The Nanabush story told by Dan to his grandchildren Nangohns and Maiingan in chapter twenty-five of Moon of the Crusted Snow is similarly multilayered in its messaging, especially when it comes to the depiction of violence. As with many aspects of the novel, Dan’s version of Nanabush is both funny and frightening. Dan’s Nanabush plays an “evil trick” on a gaggle of migrating geese by luring them into a false sense of security before strangling them one by one, leaving “thirty geese lying there dead” (172). Dan’s Nanabush massacres the geese out of laziness, since he has neglected to save up food for the coming winter; this laziness and wastefulness also leads to Nanabush’s downfall when he falls asleep and wakes up to find the dead geese have been stolen. When asked by Dan to identify “any other important lessons in that story,” Maiingan and Evan answer respectively with “Don’t be greedy” and “always be ready for winter” (174).

A depiction of Nanabush as a beaver. “Nanabush” by a L p is licensed under CC BY-SA 2.0.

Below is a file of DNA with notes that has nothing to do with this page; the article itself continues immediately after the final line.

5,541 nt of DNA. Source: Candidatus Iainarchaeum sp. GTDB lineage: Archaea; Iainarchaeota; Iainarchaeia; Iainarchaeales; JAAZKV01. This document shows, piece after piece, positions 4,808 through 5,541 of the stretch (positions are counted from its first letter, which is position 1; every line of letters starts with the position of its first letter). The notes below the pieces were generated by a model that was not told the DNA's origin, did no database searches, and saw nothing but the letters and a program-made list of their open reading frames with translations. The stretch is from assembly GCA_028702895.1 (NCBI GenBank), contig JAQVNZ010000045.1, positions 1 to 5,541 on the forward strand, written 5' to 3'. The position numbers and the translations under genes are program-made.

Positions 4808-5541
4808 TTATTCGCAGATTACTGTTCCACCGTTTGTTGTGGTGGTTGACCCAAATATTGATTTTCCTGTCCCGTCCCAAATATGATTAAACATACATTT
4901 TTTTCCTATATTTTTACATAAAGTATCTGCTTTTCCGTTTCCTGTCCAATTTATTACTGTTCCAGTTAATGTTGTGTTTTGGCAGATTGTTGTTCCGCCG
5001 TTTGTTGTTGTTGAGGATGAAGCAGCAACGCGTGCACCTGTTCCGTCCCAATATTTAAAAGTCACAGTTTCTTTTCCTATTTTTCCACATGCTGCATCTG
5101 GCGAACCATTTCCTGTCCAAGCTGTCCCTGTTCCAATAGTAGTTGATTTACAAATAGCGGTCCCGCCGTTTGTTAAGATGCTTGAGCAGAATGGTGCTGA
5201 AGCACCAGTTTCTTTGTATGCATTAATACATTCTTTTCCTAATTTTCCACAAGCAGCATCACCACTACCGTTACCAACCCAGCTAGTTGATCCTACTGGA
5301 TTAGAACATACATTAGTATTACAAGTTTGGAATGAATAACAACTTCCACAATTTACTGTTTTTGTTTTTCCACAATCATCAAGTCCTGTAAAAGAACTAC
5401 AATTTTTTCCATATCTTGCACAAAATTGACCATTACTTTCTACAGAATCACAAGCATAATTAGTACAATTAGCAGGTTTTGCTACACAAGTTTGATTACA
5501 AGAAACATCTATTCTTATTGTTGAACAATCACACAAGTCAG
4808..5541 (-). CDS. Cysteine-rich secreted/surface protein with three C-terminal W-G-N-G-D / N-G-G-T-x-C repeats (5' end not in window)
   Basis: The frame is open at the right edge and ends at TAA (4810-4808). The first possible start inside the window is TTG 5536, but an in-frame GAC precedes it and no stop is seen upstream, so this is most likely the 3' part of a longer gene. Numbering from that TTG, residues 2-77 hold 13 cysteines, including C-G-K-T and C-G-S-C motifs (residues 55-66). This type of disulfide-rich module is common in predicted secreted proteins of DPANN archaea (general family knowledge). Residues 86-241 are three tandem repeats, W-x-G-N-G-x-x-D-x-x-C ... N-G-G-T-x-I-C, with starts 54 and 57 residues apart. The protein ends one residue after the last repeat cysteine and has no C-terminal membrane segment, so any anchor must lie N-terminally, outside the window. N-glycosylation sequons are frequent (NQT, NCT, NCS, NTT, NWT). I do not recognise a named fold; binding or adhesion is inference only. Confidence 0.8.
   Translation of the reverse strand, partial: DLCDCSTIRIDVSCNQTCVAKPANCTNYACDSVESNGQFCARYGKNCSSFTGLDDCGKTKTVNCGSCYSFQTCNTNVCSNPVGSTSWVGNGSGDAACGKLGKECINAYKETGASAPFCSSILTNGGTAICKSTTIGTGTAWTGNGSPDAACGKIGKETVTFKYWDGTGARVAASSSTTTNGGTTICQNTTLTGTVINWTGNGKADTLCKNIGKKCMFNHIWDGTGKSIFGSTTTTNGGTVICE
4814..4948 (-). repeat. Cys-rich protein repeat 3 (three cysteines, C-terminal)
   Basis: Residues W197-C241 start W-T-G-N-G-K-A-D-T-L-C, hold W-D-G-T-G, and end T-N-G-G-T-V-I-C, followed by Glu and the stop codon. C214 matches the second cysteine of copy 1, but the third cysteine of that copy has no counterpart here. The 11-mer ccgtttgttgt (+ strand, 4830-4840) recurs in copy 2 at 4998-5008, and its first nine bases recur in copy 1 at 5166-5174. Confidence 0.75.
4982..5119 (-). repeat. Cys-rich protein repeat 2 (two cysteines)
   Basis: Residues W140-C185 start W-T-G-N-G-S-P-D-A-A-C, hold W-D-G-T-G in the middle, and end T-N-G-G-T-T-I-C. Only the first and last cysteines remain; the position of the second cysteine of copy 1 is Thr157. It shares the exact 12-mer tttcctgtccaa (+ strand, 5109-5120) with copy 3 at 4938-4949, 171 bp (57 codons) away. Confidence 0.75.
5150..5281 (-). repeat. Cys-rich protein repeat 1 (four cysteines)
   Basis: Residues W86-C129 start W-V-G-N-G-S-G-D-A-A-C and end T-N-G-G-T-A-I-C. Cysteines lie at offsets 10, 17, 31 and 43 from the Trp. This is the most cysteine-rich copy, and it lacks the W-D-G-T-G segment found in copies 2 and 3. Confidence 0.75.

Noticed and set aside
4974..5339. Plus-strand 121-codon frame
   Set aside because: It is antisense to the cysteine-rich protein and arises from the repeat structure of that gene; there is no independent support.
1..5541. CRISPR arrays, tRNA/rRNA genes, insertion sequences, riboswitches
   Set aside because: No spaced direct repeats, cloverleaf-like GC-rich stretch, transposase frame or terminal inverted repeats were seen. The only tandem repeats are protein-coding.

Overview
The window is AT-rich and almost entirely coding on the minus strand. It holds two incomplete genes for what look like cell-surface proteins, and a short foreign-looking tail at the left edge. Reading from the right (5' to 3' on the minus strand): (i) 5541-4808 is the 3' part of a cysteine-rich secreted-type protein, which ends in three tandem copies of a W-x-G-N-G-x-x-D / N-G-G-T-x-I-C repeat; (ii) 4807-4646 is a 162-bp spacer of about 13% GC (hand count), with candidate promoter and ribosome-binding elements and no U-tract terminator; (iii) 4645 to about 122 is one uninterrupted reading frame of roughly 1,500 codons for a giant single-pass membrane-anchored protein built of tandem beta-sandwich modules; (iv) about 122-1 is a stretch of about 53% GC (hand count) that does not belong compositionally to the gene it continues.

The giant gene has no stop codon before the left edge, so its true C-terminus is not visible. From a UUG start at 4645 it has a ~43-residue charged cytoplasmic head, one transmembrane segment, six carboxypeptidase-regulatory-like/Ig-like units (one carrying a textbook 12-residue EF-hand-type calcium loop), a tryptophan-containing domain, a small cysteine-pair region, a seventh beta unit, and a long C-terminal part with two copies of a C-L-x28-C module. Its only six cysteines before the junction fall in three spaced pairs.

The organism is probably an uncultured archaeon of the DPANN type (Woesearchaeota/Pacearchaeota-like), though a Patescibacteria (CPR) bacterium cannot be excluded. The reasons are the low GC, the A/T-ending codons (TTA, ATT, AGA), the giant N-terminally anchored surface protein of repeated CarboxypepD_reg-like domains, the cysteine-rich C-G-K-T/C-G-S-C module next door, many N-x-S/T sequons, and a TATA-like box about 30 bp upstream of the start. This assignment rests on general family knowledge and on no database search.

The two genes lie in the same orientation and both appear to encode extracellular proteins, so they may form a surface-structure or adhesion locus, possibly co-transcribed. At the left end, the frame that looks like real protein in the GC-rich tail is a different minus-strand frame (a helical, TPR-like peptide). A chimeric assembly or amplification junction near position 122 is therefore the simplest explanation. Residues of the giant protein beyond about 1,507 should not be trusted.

As a horror story appearing within another horror story, Dan’s Nanabush tale can be understood as a distillation of the novel’s concern with sustainability, resource management, and resurgence. How, along these lines, can we make sense of Dan’s take on the Nanabush character? In her writings on the Anishinaabe oral tradition, Leanne Betasamosake Simpson calls Nanabush “our first intellectual” and “the first researcher” (56, 57). That is, they3 are the Anishinaabe model of a learner as well as a teacher. As a student who “walked the world twice after it was created,” Nanabush endeavours to “understand their place in it, our place in it, to create face-to-face relationships with other nations and beings” (Simpson 56-57). The knowledges and relationships built during Nanabush’s journeys are what in turn inform Anishinaabe traditions as they are known today. While Nanabush is ultimately a figure of reverence, they also, as Dan reminds us in Moon of the Crusted Snow, play the role of “the trickster” in Anishinaabe stories. Simpson, for instance, mentions a series of stories in which Nanabush “experiments with capitalist modes of production when he tries to get various beings—skunks, ducks, geese, for example—to do the hard work of life for his own personal gain and accumulation. He tries in various stories to outsource the work of feeding himself, and disaster ensues” (79). These stories, in which an immature Nanabush makes mistakes and suffers their consequences, are cautionary—Nanabush is an example of how not to behave. If we understand Dan’s Nanabush story as one of these anti-capitalist stories, we can better appreciate how and why Rice builds this particular example from the Anishinaabe oral tradition into the novel. In the context of Moon of the Crusted Snow, Nanabush functions as a kind of slapstick scientist who, by means of a botched (and horrifically violent) experiment, gains valuable knowledge about how (not) to manage one’s resources in times of crisis.